Critical to any good feng shui floor plan is the position of doors and windows. In simple terms, the relationship between the windows and doors in a room defines the flow of energy; the function of the doors and windows is to channel light and energy.
The Role of Doors and Windows in Feng Shui
The shape, size, placement, and overall energy of doors and windows in any given floor plan are all very important for a good flow of energy. Simply speaking, the relationship between doors and windows defines the feng shui properties of the room, because the function of doors and windows is to channel light and energy.
In ancient tradition, both doors and windows have powerful lore connected to them. It has always been understood that both good and bad energy can come into the house through windows and doors. As such, they were always protected with mystical designs, meaningful objects, colors, etc. There are several guidelines to follow if you want to create a floor plan or a house with good feng shui.
Avoid direct alignment of doors and windows (which creates rushing energy), as well as having too many doors and windows aligned in a row (leading to weak energy). As always with good feng shui practice, a meandering, graceful, and balanced flow of energy is your goal, so avoid creating rushing or weak energy patterns in your house.
Alignment of Doors
Avoid the direct alignment of the front door and back door (or aligning either door with a big, tall window). A good feng shui floor plan creates a space for keeping and nourishing the incoming good energy in a meandering pattern, rather than letting it rush through by a direct route from a door aligned with another door or with a large window.
Direct alignment of doors is to be avoided anywhere in the house, especially when there is little space between the doors. For example, it's best to avoid an alignment between the doors on the bedroom and bathroom; between the front door and bedroom door; and between the kitchen door and bathroom door.
Feng shui uses the term arguing doors to refer to three or more doors in close proximity, especially if they touch each other when opened. In feng shui practice, these are known as arguing doors because the energy of their placement inevitably creates arguments and discords.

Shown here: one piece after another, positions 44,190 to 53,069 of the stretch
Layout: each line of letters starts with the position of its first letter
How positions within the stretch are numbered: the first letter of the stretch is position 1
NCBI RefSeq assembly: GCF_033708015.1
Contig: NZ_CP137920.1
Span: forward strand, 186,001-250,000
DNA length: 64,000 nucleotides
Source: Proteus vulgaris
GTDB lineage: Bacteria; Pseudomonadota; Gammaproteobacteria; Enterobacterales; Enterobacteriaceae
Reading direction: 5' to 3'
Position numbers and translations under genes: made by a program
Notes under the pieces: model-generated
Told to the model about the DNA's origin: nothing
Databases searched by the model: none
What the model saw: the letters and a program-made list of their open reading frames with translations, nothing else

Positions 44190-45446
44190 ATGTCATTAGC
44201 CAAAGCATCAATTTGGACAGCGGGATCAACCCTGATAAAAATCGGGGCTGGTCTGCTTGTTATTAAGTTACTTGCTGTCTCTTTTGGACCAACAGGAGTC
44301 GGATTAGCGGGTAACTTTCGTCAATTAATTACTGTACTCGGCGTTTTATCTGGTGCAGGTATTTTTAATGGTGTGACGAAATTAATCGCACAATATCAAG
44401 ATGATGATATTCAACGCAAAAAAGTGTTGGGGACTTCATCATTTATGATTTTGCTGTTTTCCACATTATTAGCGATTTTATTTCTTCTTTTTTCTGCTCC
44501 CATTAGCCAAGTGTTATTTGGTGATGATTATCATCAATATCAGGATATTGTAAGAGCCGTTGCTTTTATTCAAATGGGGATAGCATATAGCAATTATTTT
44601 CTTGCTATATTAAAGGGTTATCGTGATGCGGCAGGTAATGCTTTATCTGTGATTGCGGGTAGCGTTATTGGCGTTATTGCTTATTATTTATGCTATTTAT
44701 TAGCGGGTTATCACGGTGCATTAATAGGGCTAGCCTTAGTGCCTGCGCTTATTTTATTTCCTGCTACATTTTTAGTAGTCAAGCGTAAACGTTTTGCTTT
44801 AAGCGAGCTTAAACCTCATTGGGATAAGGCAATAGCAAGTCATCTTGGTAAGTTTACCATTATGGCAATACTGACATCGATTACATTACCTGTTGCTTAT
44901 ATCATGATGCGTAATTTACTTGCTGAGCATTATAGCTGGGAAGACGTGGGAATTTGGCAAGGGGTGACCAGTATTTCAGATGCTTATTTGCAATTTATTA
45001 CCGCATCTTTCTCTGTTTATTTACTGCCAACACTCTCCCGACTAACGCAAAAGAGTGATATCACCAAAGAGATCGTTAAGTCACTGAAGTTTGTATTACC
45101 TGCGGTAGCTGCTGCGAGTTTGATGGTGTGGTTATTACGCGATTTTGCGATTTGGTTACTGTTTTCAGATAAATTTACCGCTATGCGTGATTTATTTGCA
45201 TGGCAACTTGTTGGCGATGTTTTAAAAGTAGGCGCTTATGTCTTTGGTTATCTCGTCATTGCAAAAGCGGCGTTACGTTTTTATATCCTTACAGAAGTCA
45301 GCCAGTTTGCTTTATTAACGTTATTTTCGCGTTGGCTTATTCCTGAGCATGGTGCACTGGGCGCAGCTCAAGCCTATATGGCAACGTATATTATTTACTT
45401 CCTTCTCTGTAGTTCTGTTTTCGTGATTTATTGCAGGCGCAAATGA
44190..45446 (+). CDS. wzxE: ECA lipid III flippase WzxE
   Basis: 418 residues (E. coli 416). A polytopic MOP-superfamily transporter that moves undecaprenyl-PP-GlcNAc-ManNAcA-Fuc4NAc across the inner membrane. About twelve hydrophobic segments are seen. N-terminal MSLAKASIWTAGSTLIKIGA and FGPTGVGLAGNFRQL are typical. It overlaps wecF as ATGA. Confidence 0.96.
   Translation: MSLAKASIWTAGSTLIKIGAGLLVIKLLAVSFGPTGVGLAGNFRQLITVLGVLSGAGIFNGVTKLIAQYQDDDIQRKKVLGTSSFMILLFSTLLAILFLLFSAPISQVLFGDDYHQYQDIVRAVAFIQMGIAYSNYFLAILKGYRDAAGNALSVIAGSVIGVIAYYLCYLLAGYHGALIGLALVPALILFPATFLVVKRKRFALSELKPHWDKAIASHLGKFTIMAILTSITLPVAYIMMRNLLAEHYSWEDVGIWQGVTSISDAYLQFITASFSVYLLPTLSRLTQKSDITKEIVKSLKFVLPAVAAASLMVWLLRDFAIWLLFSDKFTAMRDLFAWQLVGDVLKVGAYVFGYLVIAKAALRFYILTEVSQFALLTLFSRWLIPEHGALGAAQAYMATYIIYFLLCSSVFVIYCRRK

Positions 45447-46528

By their nature, doors and windows need space around them, simply because there is so much energetic movement occurring there—both visible and non-visible. When you cramp several doors too close together, you create a quality of energy that tends to be chaotic and angry, thus the expression "arguing doors". Living in a house with such a configuration will inevitably lead to conflicts in the family.
Limit Windows at the Back of the House
It is best to avoid too many windows along the back of the house, as this weakens the home's energy. The rear of the house is important for the strength and nourishing power of your home, and too many windows along the rear face will weaken the power and energy of the house.
In the bedroom, it is considered unfavorable to have too many windows. Low windows or floor-to-ceiling windows are also discouraged. These conditions lead to weak energy in the room. It is especially important to be careful with window placement and location in a smaller bedroom, as positioning a bed too close to the window is also considered bad feng shui.
Kitchen and Bathroom Windows
Feng shui places a premium on having at least one and preferably more windows in the kitchen and bathroom. While it is common sense that both these areas will much benefit from good ventilation, many modern floor plans minimize the windows in these spaces or even omit them altogether.
Be mindful of the relationship between doors and windows in any floor plan, as this will govern the flow of chi, the life energy, through the house.